Looking for bookkeeping tips

3 Replies

Hi everyone,

I received a job as an Accountant for a small rental property management company in Richmond, VA. I was invited to interview even though I have no accounting background, and was ultimately given the position because of that. My supervisor feels that it's too simple a process to get someone with an accounting degree, but I know there is more I should know.

We currently use Buildium AppFolio for the Rental Properties (Escrow and Security Deposit Accounts) and use Quicken for the general operating account for the company. Where should I start in terms of taking this over and being able to own it? I have some knowledge of Quicken, but not when it comes to determining what categories should be connected to Schedule A, etc. I've also become very familiar with Appfolio and its accounting processes, but I'm not sure how to tie it all together and see the big idea.

Further, the company has been using categories in quicken incorrectly, or rather, inefficiently. What categories are you all using that I might be able to culminate into our list so that it's effective and efficient?


Thanks in advance.

@David Lucas I know it's not your fault, but this post blew my mind. 

"I have no accounting background, and was ultimately given the position because of that. My supervisor feels that it's too simple a process to get someone with an accounting degree, but I know there is more I should know."

Your supervisor (and you if you agree with him/her) will be in for a world of hurt if they honestly believe the accounting process is easy. If accounting were easy and straightforward, CPAs wouldn't be held to such high standards.

A lot of people think accounting is easy - right up until they have their first major mess up that costs the company thousands in penalties and litigation. 

You need to know GAAP, Tax Accounting, how GAAP and Tax Accounting create differing basis, how to reconcile that basis, how to prepare partnership/s-corp tax returns, how to issue K1s, how to create monthly and quarterly reports and reconcile those reports, how to close the annual books, etc etc. You can learn all of that with a solid 4-5 year educational program and then another 1-2 years of CPA testing. 

On top of that, you will need to know how to defend the company during an audit, defend the steps you have taken to the company's leadership, develop reports that are meaningful and actionable for leadership, and best of all - defend your positions when outside investors hire a CPA like me to come in and question everything you've done in the past. You can learn all of this through several (many?) years of experience. 

That said, it can be done. You need to know exactly what is required of you. If you are just bookkeeping, your job will be relatively simpler as you won't have to reconcile with the tax basis. If you are reporting taxes as well, you're going to have your work cut out for you (Schedule A will likely not be utilized by the company).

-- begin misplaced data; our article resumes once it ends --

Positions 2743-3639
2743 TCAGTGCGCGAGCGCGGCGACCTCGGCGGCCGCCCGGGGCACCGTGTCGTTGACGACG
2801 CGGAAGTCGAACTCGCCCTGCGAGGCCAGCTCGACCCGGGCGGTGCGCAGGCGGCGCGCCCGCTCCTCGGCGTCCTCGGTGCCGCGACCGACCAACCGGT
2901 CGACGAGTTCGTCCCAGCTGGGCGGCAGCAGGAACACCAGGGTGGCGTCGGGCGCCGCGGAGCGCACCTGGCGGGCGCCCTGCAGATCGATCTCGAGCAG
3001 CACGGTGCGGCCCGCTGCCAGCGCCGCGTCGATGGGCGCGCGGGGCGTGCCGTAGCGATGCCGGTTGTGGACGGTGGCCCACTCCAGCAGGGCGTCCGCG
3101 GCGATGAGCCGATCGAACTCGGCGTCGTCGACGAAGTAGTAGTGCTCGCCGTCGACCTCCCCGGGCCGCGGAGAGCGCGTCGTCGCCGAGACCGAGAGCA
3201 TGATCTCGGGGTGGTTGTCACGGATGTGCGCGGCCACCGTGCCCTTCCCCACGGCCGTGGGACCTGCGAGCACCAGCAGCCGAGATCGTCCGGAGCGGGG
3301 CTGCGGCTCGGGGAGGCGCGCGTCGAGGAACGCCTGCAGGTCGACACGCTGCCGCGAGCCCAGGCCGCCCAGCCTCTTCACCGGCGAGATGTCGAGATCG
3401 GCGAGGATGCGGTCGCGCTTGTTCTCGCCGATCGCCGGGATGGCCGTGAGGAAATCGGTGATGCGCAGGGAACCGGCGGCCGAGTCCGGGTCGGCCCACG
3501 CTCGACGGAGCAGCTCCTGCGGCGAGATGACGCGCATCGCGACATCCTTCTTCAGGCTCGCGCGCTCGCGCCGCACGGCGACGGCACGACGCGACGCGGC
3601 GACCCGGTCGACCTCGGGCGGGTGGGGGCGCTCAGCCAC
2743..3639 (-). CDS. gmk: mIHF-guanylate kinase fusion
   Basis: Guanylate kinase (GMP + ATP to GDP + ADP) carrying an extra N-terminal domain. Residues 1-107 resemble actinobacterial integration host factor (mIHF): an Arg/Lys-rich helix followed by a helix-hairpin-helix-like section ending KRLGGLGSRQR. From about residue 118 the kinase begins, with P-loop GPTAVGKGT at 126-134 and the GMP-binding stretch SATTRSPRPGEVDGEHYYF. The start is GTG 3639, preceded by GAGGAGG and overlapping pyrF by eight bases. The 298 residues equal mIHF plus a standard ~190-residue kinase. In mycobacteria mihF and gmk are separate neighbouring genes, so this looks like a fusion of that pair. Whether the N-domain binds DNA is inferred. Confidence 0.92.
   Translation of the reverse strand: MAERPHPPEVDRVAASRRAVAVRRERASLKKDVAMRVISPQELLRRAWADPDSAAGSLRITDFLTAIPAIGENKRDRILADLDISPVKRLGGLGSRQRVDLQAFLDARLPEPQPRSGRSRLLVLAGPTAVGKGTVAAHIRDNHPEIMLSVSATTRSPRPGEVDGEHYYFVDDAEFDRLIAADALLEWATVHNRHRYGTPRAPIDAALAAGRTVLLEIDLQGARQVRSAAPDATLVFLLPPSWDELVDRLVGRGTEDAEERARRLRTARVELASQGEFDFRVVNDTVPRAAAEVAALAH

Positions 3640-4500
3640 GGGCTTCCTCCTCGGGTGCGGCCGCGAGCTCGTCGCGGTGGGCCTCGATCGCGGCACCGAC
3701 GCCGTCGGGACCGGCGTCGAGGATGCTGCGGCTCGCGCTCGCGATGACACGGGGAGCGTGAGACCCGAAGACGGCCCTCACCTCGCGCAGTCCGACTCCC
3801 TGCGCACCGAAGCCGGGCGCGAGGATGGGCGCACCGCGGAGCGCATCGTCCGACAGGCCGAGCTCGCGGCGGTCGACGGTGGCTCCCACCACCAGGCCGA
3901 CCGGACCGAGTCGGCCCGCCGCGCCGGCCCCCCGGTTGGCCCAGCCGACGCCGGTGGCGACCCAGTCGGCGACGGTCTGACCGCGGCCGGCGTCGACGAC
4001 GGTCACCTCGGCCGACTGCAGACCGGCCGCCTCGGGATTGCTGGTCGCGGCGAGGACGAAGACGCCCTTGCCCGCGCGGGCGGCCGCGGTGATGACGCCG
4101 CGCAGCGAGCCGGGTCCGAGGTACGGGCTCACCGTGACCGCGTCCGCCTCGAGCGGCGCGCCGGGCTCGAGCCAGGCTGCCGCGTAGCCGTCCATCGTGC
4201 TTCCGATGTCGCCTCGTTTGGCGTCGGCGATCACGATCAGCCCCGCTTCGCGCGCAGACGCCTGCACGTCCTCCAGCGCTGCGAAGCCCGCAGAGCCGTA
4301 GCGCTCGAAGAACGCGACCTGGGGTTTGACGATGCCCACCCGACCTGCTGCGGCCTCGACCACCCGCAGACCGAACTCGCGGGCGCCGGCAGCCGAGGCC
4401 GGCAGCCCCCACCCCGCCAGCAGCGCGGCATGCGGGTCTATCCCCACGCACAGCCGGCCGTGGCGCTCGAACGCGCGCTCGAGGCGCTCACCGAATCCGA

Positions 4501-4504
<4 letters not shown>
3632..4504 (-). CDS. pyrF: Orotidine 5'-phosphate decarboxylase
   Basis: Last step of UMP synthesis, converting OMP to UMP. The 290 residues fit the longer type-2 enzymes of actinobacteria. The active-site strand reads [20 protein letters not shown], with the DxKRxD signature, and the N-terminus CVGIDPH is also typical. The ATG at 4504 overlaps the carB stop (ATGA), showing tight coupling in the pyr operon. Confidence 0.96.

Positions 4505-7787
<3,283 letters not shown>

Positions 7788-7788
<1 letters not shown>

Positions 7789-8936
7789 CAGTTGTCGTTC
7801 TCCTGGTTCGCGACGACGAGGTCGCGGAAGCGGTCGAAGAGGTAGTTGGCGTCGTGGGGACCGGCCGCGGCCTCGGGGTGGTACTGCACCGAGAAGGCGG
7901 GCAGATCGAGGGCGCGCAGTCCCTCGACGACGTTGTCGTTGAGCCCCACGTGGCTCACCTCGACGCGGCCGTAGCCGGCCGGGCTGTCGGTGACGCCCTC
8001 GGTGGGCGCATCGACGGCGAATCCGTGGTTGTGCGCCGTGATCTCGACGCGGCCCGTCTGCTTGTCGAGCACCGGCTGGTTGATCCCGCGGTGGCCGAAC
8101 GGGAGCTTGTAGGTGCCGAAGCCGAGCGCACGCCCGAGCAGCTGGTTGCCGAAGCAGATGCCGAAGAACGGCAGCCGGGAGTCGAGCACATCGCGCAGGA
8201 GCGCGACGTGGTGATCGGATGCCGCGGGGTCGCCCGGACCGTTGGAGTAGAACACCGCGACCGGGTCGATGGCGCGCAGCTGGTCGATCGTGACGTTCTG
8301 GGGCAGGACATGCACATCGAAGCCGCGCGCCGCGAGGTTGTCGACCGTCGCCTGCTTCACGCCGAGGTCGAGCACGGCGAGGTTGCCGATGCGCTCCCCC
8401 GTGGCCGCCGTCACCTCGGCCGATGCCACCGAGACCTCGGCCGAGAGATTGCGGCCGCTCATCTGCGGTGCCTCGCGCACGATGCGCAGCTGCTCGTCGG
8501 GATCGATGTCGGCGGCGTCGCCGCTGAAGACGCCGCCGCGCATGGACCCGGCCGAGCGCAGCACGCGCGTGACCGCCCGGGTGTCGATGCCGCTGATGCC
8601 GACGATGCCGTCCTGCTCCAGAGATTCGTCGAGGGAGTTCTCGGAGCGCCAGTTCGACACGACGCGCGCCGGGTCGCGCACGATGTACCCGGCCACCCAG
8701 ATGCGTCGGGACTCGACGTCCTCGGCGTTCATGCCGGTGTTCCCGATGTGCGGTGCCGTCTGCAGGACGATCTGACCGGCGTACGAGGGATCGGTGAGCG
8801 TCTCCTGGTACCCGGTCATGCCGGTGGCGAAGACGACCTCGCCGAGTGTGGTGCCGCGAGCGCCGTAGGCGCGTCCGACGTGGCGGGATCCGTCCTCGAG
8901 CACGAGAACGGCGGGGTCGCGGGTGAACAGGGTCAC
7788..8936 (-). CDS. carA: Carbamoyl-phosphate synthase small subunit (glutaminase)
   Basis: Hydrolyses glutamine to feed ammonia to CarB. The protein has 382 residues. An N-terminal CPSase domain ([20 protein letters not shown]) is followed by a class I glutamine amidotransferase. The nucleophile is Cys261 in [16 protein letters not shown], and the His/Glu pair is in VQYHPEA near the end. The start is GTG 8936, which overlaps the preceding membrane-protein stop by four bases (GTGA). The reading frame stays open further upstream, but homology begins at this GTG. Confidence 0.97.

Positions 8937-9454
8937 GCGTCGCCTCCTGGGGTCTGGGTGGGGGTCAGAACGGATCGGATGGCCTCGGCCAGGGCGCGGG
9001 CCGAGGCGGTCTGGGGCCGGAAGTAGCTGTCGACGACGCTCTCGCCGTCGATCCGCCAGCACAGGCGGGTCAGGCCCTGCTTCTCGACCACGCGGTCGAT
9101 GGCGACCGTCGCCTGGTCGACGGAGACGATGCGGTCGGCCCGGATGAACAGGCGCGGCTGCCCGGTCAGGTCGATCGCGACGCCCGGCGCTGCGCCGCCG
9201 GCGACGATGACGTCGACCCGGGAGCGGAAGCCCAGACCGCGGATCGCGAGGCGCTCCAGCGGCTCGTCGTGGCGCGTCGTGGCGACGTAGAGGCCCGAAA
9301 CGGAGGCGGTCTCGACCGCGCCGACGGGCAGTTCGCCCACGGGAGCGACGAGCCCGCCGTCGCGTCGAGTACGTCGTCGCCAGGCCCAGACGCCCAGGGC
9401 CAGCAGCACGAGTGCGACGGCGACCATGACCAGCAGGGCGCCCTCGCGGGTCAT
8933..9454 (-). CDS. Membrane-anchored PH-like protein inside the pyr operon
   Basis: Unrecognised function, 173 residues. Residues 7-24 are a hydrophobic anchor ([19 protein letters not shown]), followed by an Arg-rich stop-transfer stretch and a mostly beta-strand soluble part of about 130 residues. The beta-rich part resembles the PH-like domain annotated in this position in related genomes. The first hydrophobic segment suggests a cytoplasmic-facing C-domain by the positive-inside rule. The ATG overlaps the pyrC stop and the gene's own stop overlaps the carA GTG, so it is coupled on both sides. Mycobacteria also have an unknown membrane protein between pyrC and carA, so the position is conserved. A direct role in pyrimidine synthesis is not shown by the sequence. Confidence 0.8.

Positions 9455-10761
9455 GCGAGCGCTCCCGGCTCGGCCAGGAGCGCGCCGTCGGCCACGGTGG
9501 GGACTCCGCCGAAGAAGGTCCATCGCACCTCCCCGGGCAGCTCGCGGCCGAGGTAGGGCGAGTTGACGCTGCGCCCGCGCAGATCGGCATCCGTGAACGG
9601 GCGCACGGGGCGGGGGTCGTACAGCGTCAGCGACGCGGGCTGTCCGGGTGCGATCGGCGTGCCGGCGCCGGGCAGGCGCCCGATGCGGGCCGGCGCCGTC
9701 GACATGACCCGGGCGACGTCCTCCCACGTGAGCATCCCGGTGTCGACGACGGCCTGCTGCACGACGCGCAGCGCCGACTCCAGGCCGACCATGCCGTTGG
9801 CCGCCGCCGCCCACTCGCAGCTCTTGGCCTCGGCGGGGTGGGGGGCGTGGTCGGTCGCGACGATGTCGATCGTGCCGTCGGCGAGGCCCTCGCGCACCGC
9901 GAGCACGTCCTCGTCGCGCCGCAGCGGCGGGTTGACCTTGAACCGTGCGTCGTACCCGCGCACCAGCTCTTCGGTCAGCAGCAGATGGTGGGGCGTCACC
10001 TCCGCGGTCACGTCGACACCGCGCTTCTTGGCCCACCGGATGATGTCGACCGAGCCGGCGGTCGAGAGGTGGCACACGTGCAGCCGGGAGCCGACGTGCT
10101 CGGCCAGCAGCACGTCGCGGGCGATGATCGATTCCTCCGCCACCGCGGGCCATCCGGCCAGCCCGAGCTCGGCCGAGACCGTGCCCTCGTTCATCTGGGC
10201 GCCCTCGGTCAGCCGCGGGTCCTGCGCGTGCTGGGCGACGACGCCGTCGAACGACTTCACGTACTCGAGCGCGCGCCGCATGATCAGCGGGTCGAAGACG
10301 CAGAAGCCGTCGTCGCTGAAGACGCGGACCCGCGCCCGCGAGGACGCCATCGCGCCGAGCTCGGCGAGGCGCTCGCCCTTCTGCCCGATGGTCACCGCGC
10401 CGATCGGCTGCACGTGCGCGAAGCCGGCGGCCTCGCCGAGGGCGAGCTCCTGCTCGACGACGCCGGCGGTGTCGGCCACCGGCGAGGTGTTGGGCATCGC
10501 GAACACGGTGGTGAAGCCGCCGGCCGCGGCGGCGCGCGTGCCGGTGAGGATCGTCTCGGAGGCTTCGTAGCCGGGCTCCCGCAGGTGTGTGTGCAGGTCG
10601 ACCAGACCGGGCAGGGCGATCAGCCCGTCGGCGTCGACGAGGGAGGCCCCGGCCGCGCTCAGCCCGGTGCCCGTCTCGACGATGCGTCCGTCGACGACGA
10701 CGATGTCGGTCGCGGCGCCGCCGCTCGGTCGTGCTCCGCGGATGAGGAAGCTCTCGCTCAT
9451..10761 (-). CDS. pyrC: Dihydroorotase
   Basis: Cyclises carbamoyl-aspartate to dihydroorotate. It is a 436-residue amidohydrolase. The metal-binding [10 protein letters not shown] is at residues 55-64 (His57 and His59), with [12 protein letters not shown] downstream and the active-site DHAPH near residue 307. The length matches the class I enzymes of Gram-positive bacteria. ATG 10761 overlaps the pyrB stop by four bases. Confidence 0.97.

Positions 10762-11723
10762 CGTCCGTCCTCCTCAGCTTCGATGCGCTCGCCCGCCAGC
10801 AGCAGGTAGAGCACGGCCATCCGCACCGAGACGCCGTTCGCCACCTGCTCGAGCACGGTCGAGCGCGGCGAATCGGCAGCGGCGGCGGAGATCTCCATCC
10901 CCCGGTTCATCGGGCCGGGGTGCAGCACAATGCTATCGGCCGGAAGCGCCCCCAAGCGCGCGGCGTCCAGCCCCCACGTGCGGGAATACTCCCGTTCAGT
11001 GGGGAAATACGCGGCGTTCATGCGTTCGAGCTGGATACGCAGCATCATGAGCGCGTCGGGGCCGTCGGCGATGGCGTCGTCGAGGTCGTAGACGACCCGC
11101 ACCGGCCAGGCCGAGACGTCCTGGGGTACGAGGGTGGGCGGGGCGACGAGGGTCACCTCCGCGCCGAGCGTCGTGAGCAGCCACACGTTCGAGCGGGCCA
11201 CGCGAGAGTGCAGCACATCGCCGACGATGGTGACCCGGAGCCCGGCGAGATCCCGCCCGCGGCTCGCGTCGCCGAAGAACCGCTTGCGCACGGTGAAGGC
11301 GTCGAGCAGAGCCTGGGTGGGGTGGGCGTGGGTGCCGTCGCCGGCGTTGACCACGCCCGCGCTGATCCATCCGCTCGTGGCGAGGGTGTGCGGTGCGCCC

Honestly, I'd enroll in a part time accounting program. It will be a shame to lose your job in a year or so when an experienced accountant comes around and points out all the errors and the subsequent value they can offer the company should they be hired (and you fired). 

Accounting is the lifeblood of a company. Do it right, and the company will grow beyond expectations, do it wrong, and you'll be a "going concern" in no time. 

Bookkeeping in general is a position you don't need to be an accountant to perform.  However, just like any other job, you need to have some basic accounting knowledge in order to properly record information.  The company isn't hiring you as a controller, just a bookkeeper.  Some companies have a bookkeeper to do 80% of the work, then have their CPA review the books monthly to make sure things are looking good.  You don't need a CPA to do basic data entry.

Originally posted by @David Lucas :

Hi everyone,

I received a job as an Accountant for a small rental property management company in Richmond, VA. I was invited to interview even though I have no accounting background, and was ultimately given the position because of that. My supervisor feels that it's too simple a process to get someone with an accounting degree, but I know there is more I should know.

We currently use Buildium AppFolio for the Rental Properties (Escrow and Security Deposit Accounts) and use Quicken for the general operating account for the company. Where should I start in terms of taking this over and being able to own it? I have some knowledge of Quicken, but not when it comes to determining what categories should be connected to Schedule A, etc. I've also become very familiar with Appfolio and its accounting processes, but I'm not sure how to tie it all together and see the big idea.

Further, the company has been using categories in quicken incorrectly, or rather, inefficiently. What categories are you all using that I might be able to culminate into our list so that it's effective and efficient?


Thanks in advance.

 Hello David,

First off congratulations on joining the REI world! Speaking from experience AppFolio is a very good program in terms of accounting. I highly recommend getting used to it. That program will come in handy as you grow in your career.

Please take a few moments to use it and see how you feel. You'll find it very user friendly. 

Good luck to you on your new position.

Please let me know if you have any questions.